“This is a top priority at the organization, and the structure that is ultimately selected will comply with all applicable rules and regulations,” said Amanda Miller, the vice president of marketing at the Trump Organization.
The Pune towers are the first Trump-branded project to be completed in India, to be followed in the next few years by a 75-story skyscraper in Mumbai.
Mr. Trump’s five current projects in India are worth around $1.5 billion, making it Mr. Trump’s most active development market outside North America, Mr. Mehta, the managing director at Tribeca Developers and the Trump Organization’s representative in India, told The Indian Express last week.
In most cases, Mr. Trump does not invest in the projects, but instead allows the developers to use his name in return for an undisclosed sum in royalties, according to industry analysts. Though each agreement is structured differently, in many cases the brand receives a percentage of sales, meaning Mr. Trump stands to benefit directly from increased revenues.
Publicity materials focus heavily on Mr. Trump and his family. One pitch promises that “the experience of owning a Trump-branded property and living the Trump lifestyle is unparalleled.” Customers requesting information about the units receive an email illustrated with a large photograph of Ivanka Trump, Mr. Trump’s elder daughter, seated thoughtfully before a window.
The Trump name, Sagar Chordia told The Business Standard, is so valuable that apartments in the towers sell for 35 percent more than comparable apartments in other developments. Similar projects have been undertaken by Armani, the Four Seasons and the Ritz Carlton, said Ramesh Nair, chief operating officer and international director at Jones Lang LaSalle Property Consultants, a global real estate company.
“It’s a branding project,” Mr. Nair said. “There is no skin in the game. You are lending your name. You give some specifications for the project. And you will generate some free publicity.”
But sharing your brand name with Indian developers could backfire. Over the past decade, many unscrupulous developers here allowed projects to stall midway for lack of ready capital and used home buyers’ deposits to begin work on the next project, leaving families stripped of their savings to protest helplessly.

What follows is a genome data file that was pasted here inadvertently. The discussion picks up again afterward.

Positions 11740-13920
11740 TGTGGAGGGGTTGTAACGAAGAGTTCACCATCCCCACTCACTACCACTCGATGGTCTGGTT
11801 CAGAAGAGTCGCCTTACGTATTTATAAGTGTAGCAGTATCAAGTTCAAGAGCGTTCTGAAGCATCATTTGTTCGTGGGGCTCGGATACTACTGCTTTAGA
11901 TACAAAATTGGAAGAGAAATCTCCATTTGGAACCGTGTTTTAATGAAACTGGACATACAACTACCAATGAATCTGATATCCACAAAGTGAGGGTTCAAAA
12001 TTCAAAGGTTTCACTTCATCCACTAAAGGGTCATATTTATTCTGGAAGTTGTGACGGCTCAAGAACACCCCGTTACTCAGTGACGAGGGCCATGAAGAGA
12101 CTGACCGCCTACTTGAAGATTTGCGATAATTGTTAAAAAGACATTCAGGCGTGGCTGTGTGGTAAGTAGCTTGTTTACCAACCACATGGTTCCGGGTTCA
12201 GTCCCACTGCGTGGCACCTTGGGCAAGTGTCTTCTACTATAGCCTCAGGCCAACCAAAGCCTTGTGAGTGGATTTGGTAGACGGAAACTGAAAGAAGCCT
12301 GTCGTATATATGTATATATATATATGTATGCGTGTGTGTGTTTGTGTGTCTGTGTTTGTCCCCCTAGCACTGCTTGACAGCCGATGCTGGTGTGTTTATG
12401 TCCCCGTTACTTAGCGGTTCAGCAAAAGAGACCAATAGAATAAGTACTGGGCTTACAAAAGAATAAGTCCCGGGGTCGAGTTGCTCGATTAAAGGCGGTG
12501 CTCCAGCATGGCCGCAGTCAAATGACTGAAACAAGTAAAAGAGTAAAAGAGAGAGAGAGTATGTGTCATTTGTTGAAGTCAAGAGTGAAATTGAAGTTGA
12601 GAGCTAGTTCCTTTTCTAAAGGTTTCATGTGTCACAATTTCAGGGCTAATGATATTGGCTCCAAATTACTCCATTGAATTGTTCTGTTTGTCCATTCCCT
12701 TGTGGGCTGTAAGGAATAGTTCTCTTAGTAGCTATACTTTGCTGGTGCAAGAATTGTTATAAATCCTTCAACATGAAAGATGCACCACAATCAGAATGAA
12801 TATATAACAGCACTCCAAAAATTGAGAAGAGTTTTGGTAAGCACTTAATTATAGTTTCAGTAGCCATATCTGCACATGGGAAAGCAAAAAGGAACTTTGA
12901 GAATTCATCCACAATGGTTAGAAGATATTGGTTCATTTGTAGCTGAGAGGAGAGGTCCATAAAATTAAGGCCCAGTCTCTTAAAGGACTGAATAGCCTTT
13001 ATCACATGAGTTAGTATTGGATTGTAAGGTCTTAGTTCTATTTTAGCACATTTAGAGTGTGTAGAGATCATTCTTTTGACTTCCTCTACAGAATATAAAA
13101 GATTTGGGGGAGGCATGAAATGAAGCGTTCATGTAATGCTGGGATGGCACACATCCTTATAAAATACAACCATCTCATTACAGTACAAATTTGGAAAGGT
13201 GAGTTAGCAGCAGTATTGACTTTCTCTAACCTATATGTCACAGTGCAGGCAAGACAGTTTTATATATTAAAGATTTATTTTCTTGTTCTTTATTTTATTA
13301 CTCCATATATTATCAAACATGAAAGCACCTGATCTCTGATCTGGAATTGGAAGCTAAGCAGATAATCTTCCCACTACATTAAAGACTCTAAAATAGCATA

Mr. Nair said Mr. Trump so far had partnered with well-regarded firms, but warned that a poor choice could damage not only Mr. Trump’s reputation, but that of the United States, given the corruption typical of Indian land deals.
“If that small university can get him into trouble, you can imagine what could happen with India’s ‘squeaky-clean’ real estate sector,” Mr. Nair said, referring to the fraud lawsuit against Trump University, which Mr. Trump settled last week for $25 million. “Tomorrow they could have 100 buyers standing outside the U.S. Consulate, saying, ‘Give me back my money.’”
Industry observers differed on whether Mr. Trump’s brand image would help increase real estate sales. India’s luxury housing market has been weak for years, and has been further damaged by a new government drive to stamp out untaxed cash transactions.
So far, some boldface names have reportedly purchased units at the Trump Towers Pune, including the Bollywood actors Rishi Kapoor and Ranbir Kapoor.
The Chordia family, which has close ties to Sharad Pawar, the chief of India’s Nationalist Congress Party, is particularly enthusiastic in its embrace of Mr. Trump. Mr. Trump has made targeted appeals to Indian-Americans for financial support, holding a major fund-raising event in October in Edison, N.J., a city with a large number of Indian residents, where Mr. Trump called himself “a big fan of Hindu.”
On the morning of the election, Sagar Chordia described giving a party for 800 people in honor of Mr. Trump’s first visit there, in 2014. Vijayta Lalwani, a local journalist who interviewed Sagar Chordia as the final results came in, described him as “ecstatic.”
Mr. Bhakta, the former consultant to Trump’s development group, said he was confident that more collaborations were forthcoming. He said Mr. Trump’s son Donald Trump Jr. has typically taken the lead on advancing deals in India, but that the president-elect also spends ample time with Indian partners.
“Every time I have been there with clients from India, we always have a heart-to-heart with Senior,” he said. “He is very much passionate about the India story.”
Many in Pune said they believed demand for the apartments would rise. Mohan Devasi, 21, a laborer, said he had been impressed by Mr. Trump when he “caught a glimpse of him” in Pune in 2014. He had heard Mr. Trump was “a close friend of Narendra Modi” and that he had promised to take a hard line on Muslims.
“He is right now the American president, which means he is the most powerful person in the world,” said Partha Sikder, 25. “He’ll have that liberty. People will obviously want the apartments more.”
Mr. Trump’s real estate partners are also taking steps to keep the focus on the president-elect. Sagar Chordia told reporters from The Indian Express that he is planning to attend Mr. Trump’s inauguration in January.
Ayesha Venkataraman reported from Pune, India; Ellen Barry from New Delhi; and Eric Lipton from Washington.